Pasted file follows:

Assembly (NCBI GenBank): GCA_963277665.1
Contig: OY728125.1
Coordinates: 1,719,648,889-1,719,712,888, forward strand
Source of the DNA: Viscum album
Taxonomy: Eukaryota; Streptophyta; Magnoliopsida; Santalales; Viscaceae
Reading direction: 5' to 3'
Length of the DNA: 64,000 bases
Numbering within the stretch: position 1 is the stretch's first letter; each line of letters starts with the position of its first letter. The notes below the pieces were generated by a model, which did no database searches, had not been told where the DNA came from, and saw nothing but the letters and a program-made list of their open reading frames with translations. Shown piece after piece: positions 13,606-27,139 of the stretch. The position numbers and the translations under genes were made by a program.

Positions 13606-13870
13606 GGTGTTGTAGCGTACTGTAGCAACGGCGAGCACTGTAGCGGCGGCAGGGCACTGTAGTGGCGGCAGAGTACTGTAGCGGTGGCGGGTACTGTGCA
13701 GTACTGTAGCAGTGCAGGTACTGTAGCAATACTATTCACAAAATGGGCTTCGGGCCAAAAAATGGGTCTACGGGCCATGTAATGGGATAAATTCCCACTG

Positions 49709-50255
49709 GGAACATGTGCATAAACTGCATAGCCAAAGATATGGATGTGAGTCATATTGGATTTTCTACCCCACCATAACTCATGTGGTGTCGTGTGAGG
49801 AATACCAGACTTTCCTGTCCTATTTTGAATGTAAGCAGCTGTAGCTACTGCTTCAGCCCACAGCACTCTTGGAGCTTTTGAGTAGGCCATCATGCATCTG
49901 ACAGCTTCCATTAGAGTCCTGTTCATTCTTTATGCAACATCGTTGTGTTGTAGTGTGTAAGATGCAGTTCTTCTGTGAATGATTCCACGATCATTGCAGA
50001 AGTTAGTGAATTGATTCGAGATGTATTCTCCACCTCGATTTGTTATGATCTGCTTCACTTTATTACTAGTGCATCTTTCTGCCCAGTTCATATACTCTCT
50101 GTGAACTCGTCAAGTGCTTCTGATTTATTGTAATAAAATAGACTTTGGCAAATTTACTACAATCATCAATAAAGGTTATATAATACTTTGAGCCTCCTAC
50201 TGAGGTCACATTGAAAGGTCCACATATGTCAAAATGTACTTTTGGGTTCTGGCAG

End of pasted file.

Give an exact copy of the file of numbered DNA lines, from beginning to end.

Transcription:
Assembly (NCBI GenBank): GCA_963277665.1
Contig: OY728125.1
Coordinates: 1,719,648,889-1,719,712,888, forward strand
Source of the DNA: Viscum album
Taxonomy: Eukaryota; Streptophyta; Magnoliopsida; Santalales; Viscaceae
Reading direction: 5' to 3'
Length of the DNA: 64,000 bases
Numbering within the stretch: position 1 is the stretch's first letter; each line of letters starts with the position of its first letter. The notes below the pieces were generated by a model, which did no database searches, had not been told where the DNA came from, and saw nothing but the letters and a program-made list of their open reading frames with translations. Shown piece after piece: positions 13,606-27,139 of the stretch. The position numbers and the translations under genes were made by a program.

Positions 13606-13870
13606 GGTGTTGTAGCGTACTGTAGCAACGGCGAGCACTGTAGCGGCGGCAGGGCACTGTAGTGGCGGCAGAGTACTGTAGCGGTGGCGGGTACTGTGCA
13701 GTACTGTAGCAGTGCAGGTACTGTAGCAATACTATTCACAAAATGGGCTTCGGGCCAAAAAATGGGTCTACGGGCCATGTAATGGGATAAATTCCCACTG

Positions 49709-50255
49709 GGAACATGTGCATAAACTGCATAGCCAAAGATATGGATGTGAGTCATATTGGATTTTCTACCCCACCATAACTCATGTGGTGTCGTGTGAGG
49801 AATACCAGACTTTCCTGTCCTATTTTGAATGTAAGCAGCTGTAGCTACTGCTTCAGCCCACAGCACTCTTGGAGCTTTTGAGTAGGCCATCATGCATCTG
49901 ACAGCTTCCATTAGAGTCCTGTTCATTCTTTATGCAACATCGTTGTGTTGTAGTGTGTAAGATGCAGTTCTTCTGTGAATGATTCCACGATCATTGCAGA
50001 AGTTAGTGAATTGATTCGAGATGTATTCTCCACCTCGATTTGTTATGATCTGCTTCACTTTATTACTAGTGCATCTTTCTGCCCAGTTCATATACTCTCT
50101 GTGAACTCGTCAAGTGCTTCTGATTTATTGTAATAAAATAGACTTTGGCAAATTTACTACAATCATCAATAAAGGTTATATAATACTTTGAGCCTCCTAC
50201 TGAGGTCACATTGAAAGGTCCACATATGTCAAAATGTACTTTTGGGTTCTGGCAG